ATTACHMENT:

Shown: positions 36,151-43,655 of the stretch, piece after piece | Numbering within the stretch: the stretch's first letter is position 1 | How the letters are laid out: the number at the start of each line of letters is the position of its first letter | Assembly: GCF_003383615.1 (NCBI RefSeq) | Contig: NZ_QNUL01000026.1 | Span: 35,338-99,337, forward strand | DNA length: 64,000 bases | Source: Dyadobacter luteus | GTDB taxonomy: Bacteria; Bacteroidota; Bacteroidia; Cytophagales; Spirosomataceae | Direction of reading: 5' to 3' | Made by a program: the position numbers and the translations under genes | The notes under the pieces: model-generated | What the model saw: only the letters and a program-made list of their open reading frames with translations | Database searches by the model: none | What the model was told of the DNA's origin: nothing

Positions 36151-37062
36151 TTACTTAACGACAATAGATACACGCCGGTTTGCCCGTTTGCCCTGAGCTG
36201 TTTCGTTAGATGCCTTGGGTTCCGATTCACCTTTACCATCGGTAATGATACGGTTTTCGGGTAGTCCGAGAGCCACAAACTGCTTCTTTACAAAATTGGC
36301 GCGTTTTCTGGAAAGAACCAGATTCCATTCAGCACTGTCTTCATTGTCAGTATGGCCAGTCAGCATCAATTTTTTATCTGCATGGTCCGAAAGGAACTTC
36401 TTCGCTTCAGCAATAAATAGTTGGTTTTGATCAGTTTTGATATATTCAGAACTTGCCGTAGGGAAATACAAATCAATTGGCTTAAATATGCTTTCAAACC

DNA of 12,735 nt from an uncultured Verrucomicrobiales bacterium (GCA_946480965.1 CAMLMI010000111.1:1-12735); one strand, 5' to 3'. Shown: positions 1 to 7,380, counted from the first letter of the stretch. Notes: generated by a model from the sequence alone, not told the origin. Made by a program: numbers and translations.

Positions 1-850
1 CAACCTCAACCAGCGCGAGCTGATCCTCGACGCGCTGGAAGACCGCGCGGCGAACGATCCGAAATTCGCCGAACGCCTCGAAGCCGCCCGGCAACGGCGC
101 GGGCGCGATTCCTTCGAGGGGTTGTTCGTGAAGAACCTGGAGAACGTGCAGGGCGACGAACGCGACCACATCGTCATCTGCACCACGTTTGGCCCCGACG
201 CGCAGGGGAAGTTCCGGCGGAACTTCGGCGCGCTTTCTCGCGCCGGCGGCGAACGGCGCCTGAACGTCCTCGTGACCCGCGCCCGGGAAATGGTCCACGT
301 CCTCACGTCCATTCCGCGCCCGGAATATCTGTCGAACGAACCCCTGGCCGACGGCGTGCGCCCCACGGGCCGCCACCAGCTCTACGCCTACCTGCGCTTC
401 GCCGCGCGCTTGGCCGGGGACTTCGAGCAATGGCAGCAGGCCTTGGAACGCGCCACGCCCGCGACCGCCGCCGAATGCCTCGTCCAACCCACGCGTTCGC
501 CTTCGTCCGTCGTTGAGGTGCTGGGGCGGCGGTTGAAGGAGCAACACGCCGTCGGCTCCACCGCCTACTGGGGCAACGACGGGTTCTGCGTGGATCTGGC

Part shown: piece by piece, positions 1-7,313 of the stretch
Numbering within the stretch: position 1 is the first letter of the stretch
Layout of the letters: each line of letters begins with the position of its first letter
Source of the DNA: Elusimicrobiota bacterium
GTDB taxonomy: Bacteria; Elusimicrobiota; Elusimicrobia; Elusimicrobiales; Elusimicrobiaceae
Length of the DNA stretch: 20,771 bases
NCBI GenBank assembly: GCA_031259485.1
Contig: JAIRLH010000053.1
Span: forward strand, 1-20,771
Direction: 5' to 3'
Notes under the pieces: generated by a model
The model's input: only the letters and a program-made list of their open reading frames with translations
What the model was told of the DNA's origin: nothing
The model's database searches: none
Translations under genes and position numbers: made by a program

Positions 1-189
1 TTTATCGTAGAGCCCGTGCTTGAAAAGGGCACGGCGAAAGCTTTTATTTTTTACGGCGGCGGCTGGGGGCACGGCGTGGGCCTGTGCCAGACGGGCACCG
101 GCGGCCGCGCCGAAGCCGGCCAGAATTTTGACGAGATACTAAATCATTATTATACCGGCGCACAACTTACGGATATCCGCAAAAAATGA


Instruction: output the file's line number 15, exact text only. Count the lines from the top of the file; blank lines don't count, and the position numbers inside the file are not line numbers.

Part shown: piece by piece, positions 1-7,313 of the stretch